This early in the season, I essentially ignore ERA. Of course, this sentiment is not much different than how I treat the statistic for most of the year, but with just a few starts under most pitchers’ belts, ERA is pretty meaningless. As usual, I focus on the underlying skills, which of course do not escape the sample size issues, but they are certainly less flukey than earned runs at this point. I sorted AL starters by xFIP so far and below are my thoughts on some of the leaders that are rising in value. For those who missed my band-studded tiers of AL starters, the original rankings could be found here.
Edwin Jackson | 2.52 xFIP
I have probably reached my quota for articles that mention Jackson, but he leads the AL in xFIP, so he was worth mentioning again. He was originally ranked in the fourth tier, but he would have been in my personal third tier and should be there now. The GB% jump from last year has been sustained thus far, though his fastball velocity is down a bit like many pitchers. Also worth noting is that he is throwing his slider more than ever before at 42.2% of the time. The pitch has always been his best, so that is a darn high number of sliders to be throwing per game! This may be a situation where buying high is the prudent move.
Ricky Romero | 2.71 xFIP
Romero currently ranks third in xFIP and was ranked in the fourth tier as well. He has the ultimate skill set, combining a multitude of ground balls with above average strikeout ability and solid control. He obviously pitches in a tough division, though you could remove the Rays from the list of offensive forces he will have to face a couple of times. He is another guy like Jackson whose name value has likely not caught up yet with his potential fantasy value.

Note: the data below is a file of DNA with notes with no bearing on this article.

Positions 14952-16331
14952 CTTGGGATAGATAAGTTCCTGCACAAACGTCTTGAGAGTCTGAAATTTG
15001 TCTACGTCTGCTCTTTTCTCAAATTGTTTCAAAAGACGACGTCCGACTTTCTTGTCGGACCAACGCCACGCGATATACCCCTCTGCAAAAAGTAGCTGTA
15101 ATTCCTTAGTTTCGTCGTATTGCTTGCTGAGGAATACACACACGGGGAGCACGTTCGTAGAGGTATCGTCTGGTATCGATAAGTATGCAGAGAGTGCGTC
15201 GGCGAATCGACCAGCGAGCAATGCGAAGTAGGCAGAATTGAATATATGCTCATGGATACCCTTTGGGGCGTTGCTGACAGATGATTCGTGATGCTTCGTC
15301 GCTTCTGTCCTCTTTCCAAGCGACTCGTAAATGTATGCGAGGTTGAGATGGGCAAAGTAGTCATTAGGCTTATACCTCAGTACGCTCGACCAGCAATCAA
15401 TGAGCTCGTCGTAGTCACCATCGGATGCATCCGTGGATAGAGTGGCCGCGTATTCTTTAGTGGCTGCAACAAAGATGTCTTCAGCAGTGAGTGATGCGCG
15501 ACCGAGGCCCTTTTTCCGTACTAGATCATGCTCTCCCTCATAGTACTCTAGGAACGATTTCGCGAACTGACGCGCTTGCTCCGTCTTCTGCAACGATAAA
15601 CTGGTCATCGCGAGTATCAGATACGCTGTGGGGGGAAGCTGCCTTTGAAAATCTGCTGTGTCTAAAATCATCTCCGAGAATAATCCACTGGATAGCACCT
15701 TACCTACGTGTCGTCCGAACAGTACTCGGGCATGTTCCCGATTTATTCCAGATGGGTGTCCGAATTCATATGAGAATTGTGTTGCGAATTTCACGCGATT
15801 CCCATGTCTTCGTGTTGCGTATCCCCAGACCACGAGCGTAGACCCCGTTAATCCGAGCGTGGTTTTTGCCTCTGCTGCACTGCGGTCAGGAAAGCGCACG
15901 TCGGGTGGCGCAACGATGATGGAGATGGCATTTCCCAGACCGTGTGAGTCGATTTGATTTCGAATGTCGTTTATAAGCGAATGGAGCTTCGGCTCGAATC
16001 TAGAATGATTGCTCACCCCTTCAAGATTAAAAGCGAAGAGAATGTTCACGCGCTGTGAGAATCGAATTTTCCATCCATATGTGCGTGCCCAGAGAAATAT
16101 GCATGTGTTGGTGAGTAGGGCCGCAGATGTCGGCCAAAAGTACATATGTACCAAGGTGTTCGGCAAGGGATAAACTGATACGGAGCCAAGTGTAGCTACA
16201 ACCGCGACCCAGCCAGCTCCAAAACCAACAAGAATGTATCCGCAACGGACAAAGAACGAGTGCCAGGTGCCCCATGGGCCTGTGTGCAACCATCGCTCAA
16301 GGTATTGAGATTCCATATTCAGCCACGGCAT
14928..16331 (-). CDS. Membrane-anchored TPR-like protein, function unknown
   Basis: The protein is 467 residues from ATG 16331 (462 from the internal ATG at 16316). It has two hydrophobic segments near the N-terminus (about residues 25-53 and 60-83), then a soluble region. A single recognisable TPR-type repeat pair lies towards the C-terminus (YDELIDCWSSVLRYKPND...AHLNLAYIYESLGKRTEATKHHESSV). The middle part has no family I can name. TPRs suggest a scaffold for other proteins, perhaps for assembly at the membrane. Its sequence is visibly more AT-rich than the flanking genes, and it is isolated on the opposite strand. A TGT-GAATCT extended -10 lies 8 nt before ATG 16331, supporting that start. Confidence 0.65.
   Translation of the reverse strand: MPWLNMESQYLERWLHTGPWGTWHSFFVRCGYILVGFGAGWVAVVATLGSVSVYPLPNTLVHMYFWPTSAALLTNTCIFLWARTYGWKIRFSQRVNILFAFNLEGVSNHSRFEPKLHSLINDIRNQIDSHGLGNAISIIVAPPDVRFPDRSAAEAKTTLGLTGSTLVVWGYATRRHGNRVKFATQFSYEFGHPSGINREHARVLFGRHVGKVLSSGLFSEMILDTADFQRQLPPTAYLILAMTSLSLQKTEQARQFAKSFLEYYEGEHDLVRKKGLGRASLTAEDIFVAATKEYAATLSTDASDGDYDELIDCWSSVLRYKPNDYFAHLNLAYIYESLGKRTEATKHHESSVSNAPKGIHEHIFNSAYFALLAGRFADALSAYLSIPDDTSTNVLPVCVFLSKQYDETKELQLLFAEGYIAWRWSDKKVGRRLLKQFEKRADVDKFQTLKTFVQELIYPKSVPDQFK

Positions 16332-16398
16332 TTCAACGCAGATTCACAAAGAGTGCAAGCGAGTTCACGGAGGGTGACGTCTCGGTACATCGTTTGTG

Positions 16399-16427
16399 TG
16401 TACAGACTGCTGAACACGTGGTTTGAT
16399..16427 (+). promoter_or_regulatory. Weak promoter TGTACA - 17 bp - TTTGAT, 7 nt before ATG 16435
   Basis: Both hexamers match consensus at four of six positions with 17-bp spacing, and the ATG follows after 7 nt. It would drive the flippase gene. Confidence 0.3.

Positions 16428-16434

Jeff Francis | 3.05 xFIP
Francis found himself in the unenviable Miley Cyrus tier number eight, but he has pitched surprisingly well so far. His control (1.31 BB/9) has been superb, but that cannot be expected to last. The most interesting metric is his GB%, which is currently sitting at a career best of 56.9%. His pitch mix is not much different than in past years, so unless he is consciously throwing it lower in the zone than ever before, this is likely to decline. Interestingly, he has gotten swinging strikes 10.8% of the time, yet his strikeout rate sits at a lowly 5.7. The one concern is his velocity, which is down 1.7 miles per hour from last season so far. I would not touch him in a mixed league, but if that velocity does not end up being much of a problem, then he could produce some profit in AL-Only leagues.
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